Musical nominee remix bit — the night just keeps getting sadder, doesn’t it…No wonder Jack doesn’t bother showing up. And Oprah, why are you here??? Go away…go away now! Haha, Joel Coen looked more bored than idiots like me who insist on keeping this sleepy show on.

Good docs this year (though thought Restrepo was a bit underwhelming). I kinda figured Inside Job would take this one. I’m like Mark Texeira…I started out really slow, but picking up steam now. Good mini-political statement and yes, you should watch the film…it’s alarming to say the least. Great, Downey and Law coming up….could Sherlock Holmes get any shittier the second time around?

Billy Crystal!!! Never thought I’d say this but GOD I MISS YOU TONIGHT!!! Robert Downey – no wonder the brilliant Gervais made fun of you. He had every right. Feel happy in your safe confines here? This show needs some Gervais — am I right???!!!!

4 technical Oscars for Inception. Very impressive. OK, we’re almost done with this people…thank God. When is the montage of those we lost in Hollywood this year? I always like that…Tony Curtis is my odds-on-favorite for most applause.

So I got 12 out of 16 right so far….not too shabby. Not shabby at all. Just sayin’….

Inappropriate movie title bit…it just keeps getting worse, doesn’t it? This is close to an abomination. Who did the writing of the jokes this year? Hey — who is the Enya wanna-be? And Gwyneth looks like she is going for heroin-chic. This award is between Toy Story 3 and 127 Hours, I think…Randy Newman not only won this Oscar (not deserving at all, but I did pick him), but he placed third in the Roger Ebert look-alike contest held in Knoxville, Tennessee. Kudos, Randy.

Even the stars in the audience are bored to tears! This was the first year there was no applause during the montage of those who passed away this year. Maybe they were all asleep too and didn’t realize it. Once again– R.I.P. Dennis Hopper!

Ah, I love when Oscar plays the race card. Doesn’t come off as patronizing at all. Another ineffective segment for your viewing pleasure.

Best Director: Ms. Bigelow won for that very reason…because she is a woman. Sorry folks. Someone had to say it. You’re all thinking it!!! Holy shit, Tom Hooper wins — that’s a sign for your Best Picture winner right there. I screwed that call up big time. I would call this a minor upset even though The King’s Speech was the odds-on-favorite. I did not find him to be deserving of this — but that is just me. Nice speech though, Mr. Hooper. Was cute. (BTW, James Franco — you brought NOTHING tonight. You’re better than that, dude.)

Brownlow/Coppola/Wallach – the night’s best moment. And they let it slip through their fingers. Couldn’t let them speak? They even fucked that baby up.

Speaking about her co-host for the night: “A fabulous job hosting tonight” — wow, Anne…you CAN act. Nice big fat lie.

JEFF BRIDGES!!!! THANK YOU, GOOD LORD!!! Look how fucking awesome he is. Just listen to this guy. So sincere, so prepared. And yes…still the best hair in Hollywood. Jeff — you remain THE MAN!!!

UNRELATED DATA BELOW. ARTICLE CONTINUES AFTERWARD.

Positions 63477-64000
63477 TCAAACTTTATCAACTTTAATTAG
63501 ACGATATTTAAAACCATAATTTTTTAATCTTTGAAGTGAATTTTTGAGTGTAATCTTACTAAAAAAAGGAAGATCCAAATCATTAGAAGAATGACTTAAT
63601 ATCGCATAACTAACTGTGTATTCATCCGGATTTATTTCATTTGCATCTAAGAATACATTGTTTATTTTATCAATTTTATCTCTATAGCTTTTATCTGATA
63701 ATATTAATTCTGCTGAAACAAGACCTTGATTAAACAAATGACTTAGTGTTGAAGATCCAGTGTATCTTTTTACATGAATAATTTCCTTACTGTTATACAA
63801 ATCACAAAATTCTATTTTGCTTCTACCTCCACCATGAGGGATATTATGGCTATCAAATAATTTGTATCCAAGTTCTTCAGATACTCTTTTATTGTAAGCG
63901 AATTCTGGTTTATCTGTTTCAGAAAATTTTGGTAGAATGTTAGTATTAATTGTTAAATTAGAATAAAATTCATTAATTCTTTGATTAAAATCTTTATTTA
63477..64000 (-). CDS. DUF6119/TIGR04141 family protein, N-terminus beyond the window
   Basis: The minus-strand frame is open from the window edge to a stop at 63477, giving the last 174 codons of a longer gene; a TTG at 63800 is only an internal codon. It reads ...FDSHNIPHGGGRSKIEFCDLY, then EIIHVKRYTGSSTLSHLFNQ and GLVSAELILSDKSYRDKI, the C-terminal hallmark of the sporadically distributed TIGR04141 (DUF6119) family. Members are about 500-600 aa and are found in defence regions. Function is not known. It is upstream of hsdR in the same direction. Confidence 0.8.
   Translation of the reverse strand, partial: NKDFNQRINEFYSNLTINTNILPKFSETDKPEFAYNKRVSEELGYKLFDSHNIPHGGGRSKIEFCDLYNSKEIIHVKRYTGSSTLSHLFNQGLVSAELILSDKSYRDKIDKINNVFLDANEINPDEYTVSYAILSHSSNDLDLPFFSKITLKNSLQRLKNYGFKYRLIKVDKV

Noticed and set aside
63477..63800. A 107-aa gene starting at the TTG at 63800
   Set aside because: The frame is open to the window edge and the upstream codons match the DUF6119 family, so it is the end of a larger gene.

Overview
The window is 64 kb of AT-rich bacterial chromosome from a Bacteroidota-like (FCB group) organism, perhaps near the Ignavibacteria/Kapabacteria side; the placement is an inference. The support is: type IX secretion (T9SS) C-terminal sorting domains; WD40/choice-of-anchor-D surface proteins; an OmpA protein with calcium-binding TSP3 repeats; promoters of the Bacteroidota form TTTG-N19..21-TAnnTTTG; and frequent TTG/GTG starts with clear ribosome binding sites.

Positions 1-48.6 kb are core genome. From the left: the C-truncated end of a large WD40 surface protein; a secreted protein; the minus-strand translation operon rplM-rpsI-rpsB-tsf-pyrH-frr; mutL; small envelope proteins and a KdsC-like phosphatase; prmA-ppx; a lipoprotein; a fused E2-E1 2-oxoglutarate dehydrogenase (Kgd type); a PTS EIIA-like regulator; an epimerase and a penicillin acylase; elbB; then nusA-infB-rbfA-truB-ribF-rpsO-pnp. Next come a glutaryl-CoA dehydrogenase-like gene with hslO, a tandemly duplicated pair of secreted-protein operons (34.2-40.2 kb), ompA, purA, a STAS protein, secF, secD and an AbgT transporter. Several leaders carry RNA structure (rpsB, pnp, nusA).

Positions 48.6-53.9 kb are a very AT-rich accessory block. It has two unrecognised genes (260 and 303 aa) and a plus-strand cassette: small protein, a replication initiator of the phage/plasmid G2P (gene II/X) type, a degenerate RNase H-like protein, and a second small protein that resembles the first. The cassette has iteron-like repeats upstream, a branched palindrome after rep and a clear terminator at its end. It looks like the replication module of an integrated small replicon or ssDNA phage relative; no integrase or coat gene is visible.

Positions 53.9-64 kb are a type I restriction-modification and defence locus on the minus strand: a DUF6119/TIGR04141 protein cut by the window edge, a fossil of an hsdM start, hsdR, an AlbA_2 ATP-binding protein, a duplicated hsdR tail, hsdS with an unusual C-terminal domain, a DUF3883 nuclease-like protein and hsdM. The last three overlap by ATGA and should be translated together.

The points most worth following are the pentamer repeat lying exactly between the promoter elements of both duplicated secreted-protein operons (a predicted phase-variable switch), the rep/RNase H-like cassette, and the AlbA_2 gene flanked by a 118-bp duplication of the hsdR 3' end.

Best Actress: Oh where are you Ms. Noomi Rapace? Jennifer Lawrence looked beautiful – and you rocked, girl. This was such a weak category this year. A number of others that were so well deserving not here. Ms. Portman was very deserving, given the competition. It was a raw, multi-layered and brave performance in a very good (but not great) film. I’m glad they didn’t go politico and vote for Bening. A nice speech…seemed very genuine. She looked good too — way to go, LONG ISLAND GAL!!!!

Best Actor: Sandra Bullock — what the fuck you do with yo hair, girl??? JEFF BRIDGES…I have no shame in saying I have great man love for you. Jesse – just get on your knees and thank God that you are even part of this evening. Your nomination robbed so many others who were so well deserving. I have no gripe here…Colin Firth was excellent. It was a wonderful performance (though I do wish Bridges took it home). Sandra was very entertaining and playful here, but that “none better than you” statement to Franco was a bit too much. Mr. Firth – nice speech. Boring….but nice.

Best Picture: When Hooper won for Director it kind of let the steam out of the suspense. I think The King’s Speech was a very good film…a solid 3-star film, but am so surprised it took home the Award this year. Then again, nothing really stood out as an unbelievable or remarkable film, especially of the twn chosen here. BTW, hated the “King Speech” voiceover to all ten nominees — give each film its due and show a nice clip from all ten. This was another blundering decision. Weinstein campaigns himself to another Best Picture win…no one does it quite like him. Franco couldn’t look more disinterested at the end (as well as all evening through) – did he have reservations somewhere?

Eh…I predicted 15 out of 21. Not terrible. Not great, but not so terrible. How did you do at home? That is…if you are still up watching this travesty of an awards show. Maybe I should start watching the Spirit Awards again, just to see a bit of energy.

Tomorrow – I’ll make sure to write a brief write-up of my overall thoughts of this Oscar ceremony. Not much to say…just how terribly, terribly boring it all was. I’m sure most media outlets will be spewing the very same thing – BUT YOU HEARD IT HERE FIRST!

Thank you so much to the handful of readers of this site who followed along with me tonight — and of course, for adding your own personal commentary. Always great to read what others are thinking and I thank you for taking the time to share with me. Greatly appreciated. 

THE WINNERS:

Best Film Editing – The Social Network
Best Costume Design – Alice in Wonderland
Best Art Direction – Alice in Wonderland
Best Cinematography – Inception
Best Make-Up – The Wolfman
Best Visual Effects – Inception
Best Sound Editing – Inception
Best Sound Mixing – Inception
Best Documentary Feature – Inside Job
Best Documentary Short Subject – Strangers No More
Best Live Action Short Film – God of Love
Best Animated Short Film – The Lost Thing